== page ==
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Battle of the Aegusian Islands

That the Romans should have a fleet afloat once more,
The Carthaginians send Hanno with a fleet.
and be again bidding for the mastery at sea, was a contingency wholly unexpected by the Carthaginians. They at once set about fitting out their ships, loaded them with corn and other provisions, and despatched their fleet: determined that their troops round Eryx should not run short of necessary provisions. Hanno, who was appointed to command the fleet, put to sea and arrived at the island called Holy Isle. He was eager as soon as possible, if he could escape the observation of the enemy, to get across to Eryx; disembark his stores; and having thus lightened his ships, take on board as marines those of the mercenary troops who were suitable to the service, and Barcas with them; and not to engage the enemy until he had thus reinforced himself. But Lutatius was informed of the arrival of Hanno's squadron, and correctly interpreted their design. He at once took on board the best soldiers of his army, and crossed to the Island of Aegusa, which lies directly opposite Lilybaeum. There he addressed his forces some words suitable to the occasion, and gave full instructions to the pilots, with the understanding that a battle was to be fought on the morrow.
10th March B. C. 241. A strong breeze is blowing.
At daybreak the next morning Lutatius found that a strong breeze had sprung up on the stern of the enemy, and that an advance towards them in the teeth of it would be difficult for his ships. The sea too was rough and boisterous: and for a while he could not make up his mind what he had better do in the circumstances. Finally, however, he was decided by the following considerations. If he boarded the enemy's fleet during the continuance of the storm, he would only have to contend with Hanno, and the levies of sailors which he had on board, before they could be reinforced by the troops, and with ships which were still heavily laden with stores: but if he waited for calm weather, and allowed the enemy to get across and unite with their land forces, he would then have to contend with ships lightened of their burden, and therefore in a more navigable condition, and against the picked men of the land forces; and what was more formidable than anything else, against the determined bravery of Hamilcar.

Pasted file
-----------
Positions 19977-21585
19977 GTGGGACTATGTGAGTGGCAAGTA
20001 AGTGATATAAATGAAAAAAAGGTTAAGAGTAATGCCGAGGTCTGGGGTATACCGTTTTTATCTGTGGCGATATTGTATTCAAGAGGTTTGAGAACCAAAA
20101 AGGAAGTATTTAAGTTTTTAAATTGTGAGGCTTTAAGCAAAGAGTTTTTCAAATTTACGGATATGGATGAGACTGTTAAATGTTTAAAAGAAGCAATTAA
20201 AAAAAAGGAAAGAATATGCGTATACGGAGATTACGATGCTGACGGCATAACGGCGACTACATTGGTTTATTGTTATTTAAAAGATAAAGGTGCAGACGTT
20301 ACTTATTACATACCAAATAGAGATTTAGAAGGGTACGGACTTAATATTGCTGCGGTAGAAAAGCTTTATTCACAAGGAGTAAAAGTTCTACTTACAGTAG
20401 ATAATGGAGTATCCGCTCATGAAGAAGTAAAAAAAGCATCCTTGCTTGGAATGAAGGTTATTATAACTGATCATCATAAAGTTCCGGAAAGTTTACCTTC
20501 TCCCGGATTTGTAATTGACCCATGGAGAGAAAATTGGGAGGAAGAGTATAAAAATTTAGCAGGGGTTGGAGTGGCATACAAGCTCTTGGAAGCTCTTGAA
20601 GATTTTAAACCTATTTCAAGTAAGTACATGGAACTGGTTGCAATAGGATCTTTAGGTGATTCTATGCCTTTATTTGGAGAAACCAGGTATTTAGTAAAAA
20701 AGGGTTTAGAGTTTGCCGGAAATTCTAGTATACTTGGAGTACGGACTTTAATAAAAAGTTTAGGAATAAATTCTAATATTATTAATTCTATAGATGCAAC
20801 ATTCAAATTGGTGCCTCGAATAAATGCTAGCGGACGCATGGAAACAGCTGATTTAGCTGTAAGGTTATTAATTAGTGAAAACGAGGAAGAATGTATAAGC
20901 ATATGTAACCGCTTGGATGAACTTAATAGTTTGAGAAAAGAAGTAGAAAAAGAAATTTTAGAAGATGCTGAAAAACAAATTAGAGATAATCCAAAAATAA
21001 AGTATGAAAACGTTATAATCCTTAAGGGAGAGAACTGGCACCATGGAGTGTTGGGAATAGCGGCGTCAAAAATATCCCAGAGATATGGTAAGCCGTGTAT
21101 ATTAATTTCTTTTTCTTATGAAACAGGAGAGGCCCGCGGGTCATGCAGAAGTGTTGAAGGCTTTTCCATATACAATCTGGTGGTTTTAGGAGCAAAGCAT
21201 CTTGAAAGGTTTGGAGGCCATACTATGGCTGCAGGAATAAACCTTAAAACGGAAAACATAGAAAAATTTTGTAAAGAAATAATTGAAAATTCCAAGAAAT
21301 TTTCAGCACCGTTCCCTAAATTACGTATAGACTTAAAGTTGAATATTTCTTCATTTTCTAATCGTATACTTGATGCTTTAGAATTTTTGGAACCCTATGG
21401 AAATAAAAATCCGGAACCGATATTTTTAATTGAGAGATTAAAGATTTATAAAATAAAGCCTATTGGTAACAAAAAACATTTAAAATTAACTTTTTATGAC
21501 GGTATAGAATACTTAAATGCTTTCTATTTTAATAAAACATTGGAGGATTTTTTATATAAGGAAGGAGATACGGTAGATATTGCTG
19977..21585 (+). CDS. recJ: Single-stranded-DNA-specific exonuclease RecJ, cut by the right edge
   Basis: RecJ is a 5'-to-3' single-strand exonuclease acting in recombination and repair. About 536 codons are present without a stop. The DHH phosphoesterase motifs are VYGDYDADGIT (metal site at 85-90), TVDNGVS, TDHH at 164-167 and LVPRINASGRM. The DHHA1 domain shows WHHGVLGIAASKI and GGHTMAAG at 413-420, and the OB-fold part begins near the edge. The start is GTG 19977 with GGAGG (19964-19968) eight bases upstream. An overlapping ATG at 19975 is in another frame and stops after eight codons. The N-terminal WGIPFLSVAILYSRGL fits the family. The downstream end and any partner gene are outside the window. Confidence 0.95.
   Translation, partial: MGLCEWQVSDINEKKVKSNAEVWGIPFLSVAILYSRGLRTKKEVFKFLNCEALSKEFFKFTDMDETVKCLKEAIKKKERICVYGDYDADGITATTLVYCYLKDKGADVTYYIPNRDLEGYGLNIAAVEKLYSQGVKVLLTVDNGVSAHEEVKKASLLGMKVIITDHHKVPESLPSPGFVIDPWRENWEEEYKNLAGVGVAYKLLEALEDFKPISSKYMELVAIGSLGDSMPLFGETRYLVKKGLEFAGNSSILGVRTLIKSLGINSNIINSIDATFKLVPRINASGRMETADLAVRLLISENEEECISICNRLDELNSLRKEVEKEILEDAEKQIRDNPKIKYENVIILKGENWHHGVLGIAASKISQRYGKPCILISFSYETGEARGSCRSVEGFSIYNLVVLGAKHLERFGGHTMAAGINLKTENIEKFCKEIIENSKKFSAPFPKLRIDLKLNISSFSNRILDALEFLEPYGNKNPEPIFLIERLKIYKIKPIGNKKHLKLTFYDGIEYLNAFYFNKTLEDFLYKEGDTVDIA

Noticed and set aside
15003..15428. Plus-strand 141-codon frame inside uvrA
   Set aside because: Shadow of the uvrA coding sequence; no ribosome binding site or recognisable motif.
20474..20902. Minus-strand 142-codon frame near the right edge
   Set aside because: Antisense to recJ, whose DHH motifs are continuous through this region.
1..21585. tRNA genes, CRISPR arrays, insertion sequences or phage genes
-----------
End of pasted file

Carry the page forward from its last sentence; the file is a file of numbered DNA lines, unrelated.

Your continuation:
Lutatius however decides to fight.
He made up his mind, therefore, not to let the present opportunity slip; and when he saw the enemy's ships crowding sail, he put to sea with all speed. The rowers, from their excellent physical condition, found no difficulty in overcoming the heavy sea, and Lutatius soon got his fleet into single line with prows directed to the foe.

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